AT&T speeds up global rollout of IP VPN services

AT&T has outlined plans to expand its IP virtual private network (VPN) services globally, partly by accelerating an ongoing installation of technology based on the Multiprotocol Label Switching (MPLS) standard.

AT&T is speeding up a rollout of 150 MPLS-based network points of presence in more than 50 countries this year, said Mike Jenner, the company's vice president of global IP network services. In addition, AT&T has formed a 500-person VPN integration consulting team and has made it possible for customers to order VPN setups and other managed Internet services electronically, Jenner said.

The move comes as AT&T readies itself for a market-share battle with Baby Bell companies and other network service providers that offer IP VPN capabilities, said Vijay Bhagavath, an analyst at Forrester Research Inc. in Cambridge, Mass.

"Everybody and his mother has an IP VPN service," Bhagavath said. As a result, AT&T is trying to show that it has the broadest global reach and the most advanced VPN functionality, he explained. VPN offerings that make use of MPLS could provide users with greater scalability and better traffic management capabilities than other approaches do, Bhagavath said.

Coverage Considerations

Antonio Lopez, marketing director at HIT Rail BV in Utrecht, Netherlands, said his company in February went live with AT&T's IP VPN service to connect 26 data centers in 15 European countries.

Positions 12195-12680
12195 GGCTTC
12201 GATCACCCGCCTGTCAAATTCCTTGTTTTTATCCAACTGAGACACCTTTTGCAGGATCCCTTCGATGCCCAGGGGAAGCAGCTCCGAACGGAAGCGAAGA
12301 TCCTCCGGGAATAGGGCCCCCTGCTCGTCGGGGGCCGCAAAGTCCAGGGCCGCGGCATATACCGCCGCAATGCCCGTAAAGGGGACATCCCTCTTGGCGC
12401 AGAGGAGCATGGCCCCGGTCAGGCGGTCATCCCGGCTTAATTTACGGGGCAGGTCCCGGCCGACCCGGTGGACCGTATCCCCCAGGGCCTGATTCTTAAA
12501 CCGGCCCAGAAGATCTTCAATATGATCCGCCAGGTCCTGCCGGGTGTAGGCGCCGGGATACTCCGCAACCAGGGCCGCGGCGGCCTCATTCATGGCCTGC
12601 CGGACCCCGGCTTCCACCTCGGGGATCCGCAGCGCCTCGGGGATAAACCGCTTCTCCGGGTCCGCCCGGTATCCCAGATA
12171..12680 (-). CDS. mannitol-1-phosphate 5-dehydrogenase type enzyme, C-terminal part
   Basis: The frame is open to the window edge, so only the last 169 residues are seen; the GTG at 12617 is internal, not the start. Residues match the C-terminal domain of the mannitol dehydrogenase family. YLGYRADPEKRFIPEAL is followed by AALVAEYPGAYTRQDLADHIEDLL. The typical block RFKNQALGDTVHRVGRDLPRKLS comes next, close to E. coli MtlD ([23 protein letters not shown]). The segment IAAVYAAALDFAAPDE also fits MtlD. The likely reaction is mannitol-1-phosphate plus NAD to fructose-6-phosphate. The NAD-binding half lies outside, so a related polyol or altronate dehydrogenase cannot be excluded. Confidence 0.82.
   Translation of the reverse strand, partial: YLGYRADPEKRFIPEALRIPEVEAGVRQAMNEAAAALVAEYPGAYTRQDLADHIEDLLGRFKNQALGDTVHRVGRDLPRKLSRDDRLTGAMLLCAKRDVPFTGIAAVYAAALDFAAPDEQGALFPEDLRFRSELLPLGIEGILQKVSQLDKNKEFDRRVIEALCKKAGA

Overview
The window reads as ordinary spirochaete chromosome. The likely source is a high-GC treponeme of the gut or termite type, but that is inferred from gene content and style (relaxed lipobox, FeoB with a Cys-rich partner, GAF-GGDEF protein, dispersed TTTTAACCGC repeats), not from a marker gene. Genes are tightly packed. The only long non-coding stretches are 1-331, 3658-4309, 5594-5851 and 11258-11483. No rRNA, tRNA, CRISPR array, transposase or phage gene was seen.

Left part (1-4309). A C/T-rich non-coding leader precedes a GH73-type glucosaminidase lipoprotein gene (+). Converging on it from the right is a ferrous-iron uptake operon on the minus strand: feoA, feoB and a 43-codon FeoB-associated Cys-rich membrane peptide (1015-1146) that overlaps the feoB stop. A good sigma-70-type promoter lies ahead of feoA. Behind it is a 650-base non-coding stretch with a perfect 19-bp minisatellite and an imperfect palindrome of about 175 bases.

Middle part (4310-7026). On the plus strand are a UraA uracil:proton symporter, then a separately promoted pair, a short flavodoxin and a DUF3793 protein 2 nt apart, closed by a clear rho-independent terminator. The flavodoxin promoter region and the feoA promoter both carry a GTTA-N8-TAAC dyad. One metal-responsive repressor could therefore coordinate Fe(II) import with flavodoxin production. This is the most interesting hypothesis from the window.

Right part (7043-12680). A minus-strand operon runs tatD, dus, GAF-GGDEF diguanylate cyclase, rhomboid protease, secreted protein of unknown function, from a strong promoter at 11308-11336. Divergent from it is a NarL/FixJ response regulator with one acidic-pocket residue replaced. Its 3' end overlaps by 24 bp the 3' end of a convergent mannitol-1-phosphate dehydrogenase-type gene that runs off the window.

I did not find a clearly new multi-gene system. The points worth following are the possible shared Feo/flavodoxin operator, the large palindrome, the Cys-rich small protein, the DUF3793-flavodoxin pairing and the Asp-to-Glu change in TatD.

"We picked AT&T because of the network coverage they have in Europe," Lopez said. "Other carriers in Europe don't cover as much area as AT&T, even though they claim they do. We did a careful study."

HIT Rail is jointly owned by 15 railway companies and manages IT projects for them. The IP VPN replaced a private network based on the X.25 protocol and is expected to produce annual savings of 30 percent, Lopez said. He wouldn't disclose the cost of AT&T's service.

Jenner said AT&T will make it a priority to provide improved VPN provisioning services. The company and its rivals have faced criticism from large users regarding their provisioning capabilities. "In general, customers voice dissatisfaction even with AT&T . . . on provisioning," Jenner said.

Telecommunications carriers like AT&T need to become more knowledgeable about business applications and other technologies, Bhagavath said. "They are very telecom-savvy, but they have to train their people more on CRM, IP and Oracle databases, for example," he said.

Another thing IP VPN customers should monitor is how well carriers work with providers of last-mile communications services, because that's where the majority of network service outages occur, Bhagavath added.

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